Learn How Blogging and SEO Can Help Boost Your Plumbing Business
Maintaining a blog is a major undertaking that may not be the best strategy for every plumbing business. In this post, we explain why it can take years to see a major return on your investment. On the other hand, we also look at why a blog for your plumbing business, can have one of the best cumulative impacts of any marketing strategy.
To write this guide, we talked to Isaac Holmgren, the co-founder of Labtorio, a consulting firm that works with home service professionals and contractors. Holmgren has an extensive background helping plumbing companies with their marketing strategies.
Read on to see whether a blog is right for you. And if you
decide to start a blog, you can follow our step-by-step guide to creating a successful content strategy.
Why Consider a Plumbing Blog
The Primary Benefit: Increase Your Organic Search Results1
For a home services business, the main benefit of a blog is to attract new customers via Internet searches. When someone searches for a plumbing company in their area or any other related search, you want to show up on the first page.
A quality blog can boost your site’s overall
. This is a search engine’s idea of how relevant your site is to a specific topic. You want a domain authority for anything related to plumbing.
When you have twenty-plus quality pages related to various plumbing topics on your site, this tells Google or Bing that you know what you’re talking about when it comes to plumbing.
This can help your site rank better overall. How this works:
1) You’ve written a blog post about preventing clogged drains. It’s more informative and useful than most other web pages on the topic, so it begins to rank well on searches related to clogged pipes.
2) Next, you write similarly helpful posts for sewage issues, what to do when a pipe breaks, etc. More blog posts start to rank well.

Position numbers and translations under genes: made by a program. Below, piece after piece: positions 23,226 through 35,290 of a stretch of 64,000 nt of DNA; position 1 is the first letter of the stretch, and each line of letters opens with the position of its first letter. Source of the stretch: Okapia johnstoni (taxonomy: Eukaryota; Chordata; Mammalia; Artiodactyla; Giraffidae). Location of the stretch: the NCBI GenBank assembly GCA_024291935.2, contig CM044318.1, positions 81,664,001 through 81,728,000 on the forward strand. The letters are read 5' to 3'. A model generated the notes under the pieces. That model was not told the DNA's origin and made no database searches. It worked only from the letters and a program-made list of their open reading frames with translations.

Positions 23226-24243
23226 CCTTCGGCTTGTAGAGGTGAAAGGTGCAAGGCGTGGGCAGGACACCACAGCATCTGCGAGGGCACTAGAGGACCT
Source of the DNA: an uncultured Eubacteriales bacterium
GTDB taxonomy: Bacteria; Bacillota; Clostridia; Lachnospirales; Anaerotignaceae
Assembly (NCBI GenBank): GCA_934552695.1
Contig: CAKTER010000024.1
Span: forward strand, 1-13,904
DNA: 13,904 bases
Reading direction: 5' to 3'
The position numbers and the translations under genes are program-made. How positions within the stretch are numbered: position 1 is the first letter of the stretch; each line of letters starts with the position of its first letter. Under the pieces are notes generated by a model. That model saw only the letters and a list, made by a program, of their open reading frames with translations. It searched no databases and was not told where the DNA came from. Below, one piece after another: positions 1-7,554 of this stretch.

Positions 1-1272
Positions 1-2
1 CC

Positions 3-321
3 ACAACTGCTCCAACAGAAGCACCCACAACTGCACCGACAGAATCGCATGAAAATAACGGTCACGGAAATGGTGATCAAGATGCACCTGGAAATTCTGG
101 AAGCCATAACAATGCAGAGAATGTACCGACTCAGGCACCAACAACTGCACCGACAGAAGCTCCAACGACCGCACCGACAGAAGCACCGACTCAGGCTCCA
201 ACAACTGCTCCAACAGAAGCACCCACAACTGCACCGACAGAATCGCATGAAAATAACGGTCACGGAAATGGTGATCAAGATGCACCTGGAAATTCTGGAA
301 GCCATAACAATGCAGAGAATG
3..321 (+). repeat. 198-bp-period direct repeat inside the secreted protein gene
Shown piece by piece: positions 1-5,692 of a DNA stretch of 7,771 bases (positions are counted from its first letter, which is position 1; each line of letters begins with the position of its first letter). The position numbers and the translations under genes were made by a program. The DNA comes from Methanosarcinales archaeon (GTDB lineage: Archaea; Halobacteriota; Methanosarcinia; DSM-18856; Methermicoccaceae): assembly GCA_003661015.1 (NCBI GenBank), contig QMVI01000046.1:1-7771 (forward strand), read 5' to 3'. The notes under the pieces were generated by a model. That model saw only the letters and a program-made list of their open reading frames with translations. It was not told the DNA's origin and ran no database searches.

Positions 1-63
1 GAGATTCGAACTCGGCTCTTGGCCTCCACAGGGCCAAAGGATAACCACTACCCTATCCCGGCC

3) Google begins to see you as a plumbing authority and starts to rank
of your pages higher. You’re more likely to show up higher on more competitive searches like “plumbing companies near me.”
Here’s the strategy in action. 3 Mountains Plumbing Company in Portland, Oregon
with six years-worth of posts. Holmgren discovered the blog when he was researching companies in the Northeast region for another client.
It’s probably because of their blog (and other great site content) that they show up multiple times on the first page of many search queries for plumbers in Portland.
Why is theirs such a great blog? Holmgren explains:
“They do a good job of writing like a human, addressing actual problems that their customers would experience, and actually providing real information.”
Want more examples? Check out our list of
. And we’ll get more into how to write a great blog in a bit.
What Nobody Tells You about SEO
Search Engine Optimization (SEO) is the technical name for any activity you do to improve your place in the search results. And it is a mysterious, complicated thing, especially when it comes to local businesses. Google is constantly updating the algorithm it uses for search results. As a result, it’s impossible to be completely confident about the results of your SEO strategy.
So what I just wrote above is generally true, but not always.
For instance, your blog posts are more likely to be displayed to people searching in your area, but it’s not a given.
If you search for something like “How to fix a clogged drain,” the search results will probably favor national companies because it’s less likely a person doing that search is looking for a local company.
But ideally if a search seems more service related, you may see more results from small companies that have a local focus in the search results.
The problem is: sometimes these search results come from companies that aren’t even close to you.
As an example, I’m in Chicago, but when I search for low water pressure, I get results from plumbing companies in New York City and San Francisco.
As Holmgren explained, “Google’s not perfect at figuring out the relationship between a search query, a business’s location and the searcher’s location, but especially if a business has